The results of the survey on the areas of food tourism experience revealed that Singapore is one of the best destinations for gastronomy. The findings also revealed some of the important activities that most of the tourist engage in while carrying out the gastronomy that contributes to the visitors overall experience. The data analysis of the respondent experience with the local food tourist sites were tabulated in the graph below.
|Areas of food tourism experience||Percentage of experience|
The above resulted was presented in the graph below
In view of the above table more than a half of the respondents (54%) preferred the development of the Singapore as one of the potential food tourist’s attraction sites. Statistical analysis revealed that 76% of the resorts play a vital role influencing and promoting the local cuisine. However, lower percentage of about 30% of the respondents believe in the government efforts to market and promote that local cuisine in Singapore, thus majority advocated for the further promotion strategies. The participants were also interrogated on their preferences during the Holidays and the graph below represents the top five important issues (Dwyer 2000, 14).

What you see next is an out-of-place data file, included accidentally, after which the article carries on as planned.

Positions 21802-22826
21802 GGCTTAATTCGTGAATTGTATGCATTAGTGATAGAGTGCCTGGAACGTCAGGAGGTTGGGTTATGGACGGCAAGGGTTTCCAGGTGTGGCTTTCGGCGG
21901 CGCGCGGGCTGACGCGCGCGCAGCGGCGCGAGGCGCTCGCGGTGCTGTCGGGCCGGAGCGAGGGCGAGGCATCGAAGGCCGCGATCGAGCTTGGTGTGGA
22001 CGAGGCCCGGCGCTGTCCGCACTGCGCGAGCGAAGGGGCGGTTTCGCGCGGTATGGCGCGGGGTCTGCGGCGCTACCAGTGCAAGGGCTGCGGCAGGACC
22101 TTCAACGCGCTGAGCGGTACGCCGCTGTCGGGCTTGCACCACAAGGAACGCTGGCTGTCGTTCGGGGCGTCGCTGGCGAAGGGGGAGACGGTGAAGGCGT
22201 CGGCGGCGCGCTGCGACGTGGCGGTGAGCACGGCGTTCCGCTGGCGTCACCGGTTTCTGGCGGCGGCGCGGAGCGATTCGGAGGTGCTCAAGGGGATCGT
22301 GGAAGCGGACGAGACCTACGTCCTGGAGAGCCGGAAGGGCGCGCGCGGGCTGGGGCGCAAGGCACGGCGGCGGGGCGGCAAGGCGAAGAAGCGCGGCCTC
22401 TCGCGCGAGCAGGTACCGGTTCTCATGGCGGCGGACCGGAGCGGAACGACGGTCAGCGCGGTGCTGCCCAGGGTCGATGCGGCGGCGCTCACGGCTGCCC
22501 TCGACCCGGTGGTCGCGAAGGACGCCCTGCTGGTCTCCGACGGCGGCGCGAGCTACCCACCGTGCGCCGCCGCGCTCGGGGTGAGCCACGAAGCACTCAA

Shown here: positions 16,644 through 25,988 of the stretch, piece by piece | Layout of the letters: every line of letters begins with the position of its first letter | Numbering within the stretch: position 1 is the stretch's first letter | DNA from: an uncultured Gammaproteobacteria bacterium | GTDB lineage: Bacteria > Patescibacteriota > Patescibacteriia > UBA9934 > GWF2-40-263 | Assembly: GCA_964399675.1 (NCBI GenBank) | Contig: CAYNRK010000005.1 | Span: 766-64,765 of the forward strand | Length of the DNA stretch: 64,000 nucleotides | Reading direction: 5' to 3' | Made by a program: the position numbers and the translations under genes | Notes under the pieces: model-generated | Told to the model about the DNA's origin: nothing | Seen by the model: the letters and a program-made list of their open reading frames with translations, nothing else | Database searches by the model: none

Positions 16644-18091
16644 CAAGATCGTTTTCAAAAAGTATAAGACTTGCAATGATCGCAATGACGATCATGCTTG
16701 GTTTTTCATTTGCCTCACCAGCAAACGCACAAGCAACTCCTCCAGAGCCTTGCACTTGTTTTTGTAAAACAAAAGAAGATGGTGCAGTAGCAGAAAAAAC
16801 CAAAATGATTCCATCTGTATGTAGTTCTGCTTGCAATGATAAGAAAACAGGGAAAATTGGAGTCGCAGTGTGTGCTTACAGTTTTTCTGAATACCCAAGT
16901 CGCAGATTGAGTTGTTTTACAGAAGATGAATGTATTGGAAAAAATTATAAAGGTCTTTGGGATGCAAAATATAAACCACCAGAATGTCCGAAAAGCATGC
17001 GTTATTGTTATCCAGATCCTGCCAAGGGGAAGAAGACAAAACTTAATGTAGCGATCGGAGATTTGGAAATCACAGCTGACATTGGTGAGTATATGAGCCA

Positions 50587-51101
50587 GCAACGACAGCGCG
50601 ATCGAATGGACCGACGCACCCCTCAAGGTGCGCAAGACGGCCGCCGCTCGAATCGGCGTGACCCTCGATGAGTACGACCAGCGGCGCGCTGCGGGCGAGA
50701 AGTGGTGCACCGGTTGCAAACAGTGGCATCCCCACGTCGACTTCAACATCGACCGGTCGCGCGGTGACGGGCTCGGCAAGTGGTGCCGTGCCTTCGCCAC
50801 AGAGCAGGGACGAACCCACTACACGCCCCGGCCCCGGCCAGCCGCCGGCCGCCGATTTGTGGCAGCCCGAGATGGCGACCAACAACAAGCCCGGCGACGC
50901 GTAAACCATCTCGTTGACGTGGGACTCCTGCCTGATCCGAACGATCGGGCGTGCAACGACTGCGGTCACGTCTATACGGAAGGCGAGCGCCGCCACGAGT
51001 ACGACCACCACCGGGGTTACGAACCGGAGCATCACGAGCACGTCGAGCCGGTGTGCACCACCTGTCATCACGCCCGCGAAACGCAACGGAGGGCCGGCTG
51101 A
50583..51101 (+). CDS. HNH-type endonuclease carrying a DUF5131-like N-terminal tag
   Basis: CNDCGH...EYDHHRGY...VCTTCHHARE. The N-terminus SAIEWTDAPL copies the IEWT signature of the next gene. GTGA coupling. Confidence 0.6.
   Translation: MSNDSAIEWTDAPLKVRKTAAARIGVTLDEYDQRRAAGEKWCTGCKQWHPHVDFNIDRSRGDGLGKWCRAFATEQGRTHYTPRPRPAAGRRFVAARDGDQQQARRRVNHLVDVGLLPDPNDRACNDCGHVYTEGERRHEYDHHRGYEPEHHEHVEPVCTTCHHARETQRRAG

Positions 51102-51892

|Important Factor||Percentage Response|
|Rich history and Heritage||40%|
|A secure Destination||32%|
|Good food and local cuisine||13%|
|Natural environment and world class beauty||11%|
To explore the secondary study on the Singapore cuisine industry, an explorative study was also conducted on the various textbooks, journals and articles to reveal some of the important aspects related to the Singapore tourism industry. These secondary data sources were evaluated to establish the history and extend of Singapore cuisine industry.
Various secondary sources that relate to the various delicious meals prepared in the Singapore industry were reviewed. Tourists were asked to evaluate their best meals and the data presented and analyzed. The articles also revealed why Singapore tourism has been regarded as the best Cuisine destination site across the globe. Their responses were positively accepted and graded as stipulated by the results analysis (Dwyer 2000, 14).